A report has found that colleges are not doing enough to provide courses for students who suffer from intellectual disabilities.
The report compiled by the organisation Walk, identified a “culture a low expectations” and a “limited supply of appropriate training courses” with regards to courses catering for those with intellectual disabilities.
The report said that: “colleges run fewer courses at FETAC/QQI level 3 and below, which is the level that many prospective students with intellectual disability are seeking. Such programmes are being delivered, if at all, by other providers, such as community education organisations.”
The report found this to be “perhaps the most significant” obstacle for people with intellectual disabilities seeking post-primary education.
The Economic and Social Research Institute said in 2011, only 4 per cent of people with an intellectual disability had a third level degree while 63 per cent do not progress to second level education.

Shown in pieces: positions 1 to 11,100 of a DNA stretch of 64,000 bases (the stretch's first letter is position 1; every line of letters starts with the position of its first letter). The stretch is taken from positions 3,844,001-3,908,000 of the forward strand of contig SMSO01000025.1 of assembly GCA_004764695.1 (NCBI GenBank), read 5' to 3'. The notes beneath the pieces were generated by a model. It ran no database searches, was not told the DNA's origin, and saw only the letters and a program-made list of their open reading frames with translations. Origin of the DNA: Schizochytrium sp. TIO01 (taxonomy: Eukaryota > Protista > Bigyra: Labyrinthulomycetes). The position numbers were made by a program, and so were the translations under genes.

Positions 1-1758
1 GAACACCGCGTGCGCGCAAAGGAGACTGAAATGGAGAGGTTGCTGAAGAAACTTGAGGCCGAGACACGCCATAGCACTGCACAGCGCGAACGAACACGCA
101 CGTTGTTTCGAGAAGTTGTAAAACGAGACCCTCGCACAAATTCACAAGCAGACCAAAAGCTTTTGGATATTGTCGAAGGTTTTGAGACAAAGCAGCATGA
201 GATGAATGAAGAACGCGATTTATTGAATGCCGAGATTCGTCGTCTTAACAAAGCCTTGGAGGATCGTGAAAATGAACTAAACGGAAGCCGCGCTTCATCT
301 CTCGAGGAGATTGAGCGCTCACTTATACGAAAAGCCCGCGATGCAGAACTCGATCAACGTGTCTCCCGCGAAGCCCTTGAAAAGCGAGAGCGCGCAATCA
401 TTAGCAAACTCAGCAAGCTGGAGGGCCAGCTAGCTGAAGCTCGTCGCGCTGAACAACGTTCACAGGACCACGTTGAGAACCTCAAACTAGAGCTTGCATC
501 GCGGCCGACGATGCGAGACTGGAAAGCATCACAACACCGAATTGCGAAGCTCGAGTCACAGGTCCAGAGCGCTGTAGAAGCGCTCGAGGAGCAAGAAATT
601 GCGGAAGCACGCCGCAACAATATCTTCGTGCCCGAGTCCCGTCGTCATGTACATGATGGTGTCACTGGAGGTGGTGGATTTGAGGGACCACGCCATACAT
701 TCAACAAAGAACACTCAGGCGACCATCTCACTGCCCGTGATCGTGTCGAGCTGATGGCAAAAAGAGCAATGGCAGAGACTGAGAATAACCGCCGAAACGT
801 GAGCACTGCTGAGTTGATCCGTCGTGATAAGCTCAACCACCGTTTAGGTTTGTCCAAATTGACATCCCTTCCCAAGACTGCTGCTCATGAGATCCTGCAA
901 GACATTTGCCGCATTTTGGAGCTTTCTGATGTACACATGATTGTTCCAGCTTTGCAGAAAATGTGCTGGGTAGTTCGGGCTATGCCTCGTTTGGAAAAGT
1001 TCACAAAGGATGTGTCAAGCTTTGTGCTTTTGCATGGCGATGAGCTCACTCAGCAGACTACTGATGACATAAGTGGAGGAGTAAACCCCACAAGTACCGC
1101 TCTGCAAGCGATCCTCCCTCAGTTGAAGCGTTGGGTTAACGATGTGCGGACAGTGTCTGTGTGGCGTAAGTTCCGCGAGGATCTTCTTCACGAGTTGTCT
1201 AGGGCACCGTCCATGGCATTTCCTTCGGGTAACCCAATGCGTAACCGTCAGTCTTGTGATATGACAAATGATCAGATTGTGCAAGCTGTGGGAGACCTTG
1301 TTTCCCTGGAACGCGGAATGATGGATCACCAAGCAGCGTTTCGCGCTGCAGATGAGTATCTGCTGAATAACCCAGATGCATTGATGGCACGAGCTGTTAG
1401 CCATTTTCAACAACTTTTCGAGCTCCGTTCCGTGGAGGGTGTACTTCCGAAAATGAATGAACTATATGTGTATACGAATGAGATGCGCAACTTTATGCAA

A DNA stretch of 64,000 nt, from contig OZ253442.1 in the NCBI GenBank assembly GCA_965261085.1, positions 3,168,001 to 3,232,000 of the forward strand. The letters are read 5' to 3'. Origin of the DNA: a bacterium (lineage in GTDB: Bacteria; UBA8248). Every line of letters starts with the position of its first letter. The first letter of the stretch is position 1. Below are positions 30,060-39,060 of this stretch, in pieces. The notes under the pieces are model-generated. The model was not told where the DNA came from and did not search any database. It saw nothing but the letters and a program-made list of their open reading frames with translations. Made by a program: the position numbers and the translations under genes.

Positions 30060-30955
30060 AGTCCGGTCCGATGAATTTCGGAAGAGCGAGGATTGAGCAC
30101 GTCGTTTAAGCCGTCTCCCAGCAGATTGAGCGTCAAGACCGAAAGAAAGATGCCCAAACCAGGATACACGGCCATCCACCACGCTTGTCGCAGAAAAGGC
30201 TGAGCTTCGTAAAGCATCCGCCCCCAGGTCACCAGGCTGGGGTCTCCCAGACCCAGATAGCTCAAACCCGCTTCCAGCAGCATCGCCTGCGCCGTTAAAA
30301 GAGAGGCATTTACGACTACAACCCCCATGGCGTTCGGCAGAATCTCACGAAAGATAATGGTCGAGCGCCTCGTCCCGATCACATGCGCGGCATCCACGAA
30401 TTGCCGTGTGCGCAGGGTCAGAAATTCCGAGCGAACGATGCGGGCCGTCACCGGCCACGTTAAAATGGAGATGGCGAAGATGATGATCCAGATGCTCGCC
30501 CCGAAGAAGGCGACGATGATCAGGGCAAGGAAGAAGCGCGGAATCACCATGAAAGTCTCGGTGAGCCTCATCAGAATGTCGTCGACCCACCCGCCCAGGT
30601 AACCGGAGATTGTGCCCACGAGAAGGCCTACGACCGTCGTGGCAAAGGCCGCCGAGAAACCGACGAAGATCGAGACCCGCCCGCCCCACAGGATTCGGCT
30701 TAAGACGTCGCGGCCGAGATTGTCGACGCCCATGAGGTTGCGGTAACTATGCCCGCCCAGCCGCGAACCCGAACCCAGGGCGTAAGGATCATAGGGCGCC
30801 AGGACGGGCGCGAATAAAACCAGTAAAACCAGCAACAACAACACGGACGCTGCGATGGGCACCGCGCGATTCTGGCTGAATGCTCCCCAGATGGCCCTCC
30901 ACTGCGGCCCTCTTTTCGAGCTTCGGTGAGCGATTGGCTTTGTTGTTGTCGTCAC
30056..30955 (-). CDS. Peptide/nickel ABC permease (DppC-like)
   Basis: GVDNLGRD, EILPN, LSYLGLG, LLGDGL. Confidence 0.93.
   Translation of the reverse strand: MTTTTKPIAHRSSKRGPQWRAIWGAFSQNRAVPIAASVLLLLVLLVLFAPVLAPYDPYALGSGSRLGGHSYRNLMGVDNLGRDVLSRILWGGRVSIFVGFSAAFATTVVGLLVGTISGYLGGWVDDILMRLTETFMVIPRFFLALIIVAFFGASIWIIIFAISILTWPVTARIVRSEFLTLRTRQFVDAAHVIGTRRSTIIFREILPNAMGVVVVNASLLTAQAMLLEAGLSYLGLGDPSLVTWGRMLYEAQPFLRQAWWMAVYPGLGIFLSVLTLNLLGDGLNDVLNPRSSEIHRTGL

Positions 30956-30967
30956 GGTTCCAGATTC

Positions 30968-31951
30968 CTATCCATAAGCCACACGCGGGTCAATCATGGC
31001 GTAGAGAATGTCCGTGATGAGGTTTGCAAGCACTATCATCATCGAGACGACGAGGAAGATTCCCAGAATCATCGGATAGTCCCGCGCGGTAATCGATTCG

In addition to the low amounts of students with intellectual disabilities obtaining third level degrees, far fewer are able to access grants when attending college part-time or studying for courses below FETAC level. From the 8,840 students with intellectual disabilities in higher education in the year 2007-2008, only 3.7 per cent accessed grants.
According to parents and service providers, an attitude exists within educational circles that questions the point of a student “who isn’t going to qualify” going to college. They went on to say that: “Several people felt this was a particular barrier that undercut a lot of attempts to mainstream access – the idea of education and learning as an economic output rather than as an entitlement.”
The Walk report received funding from the EU and Irish equality authorities.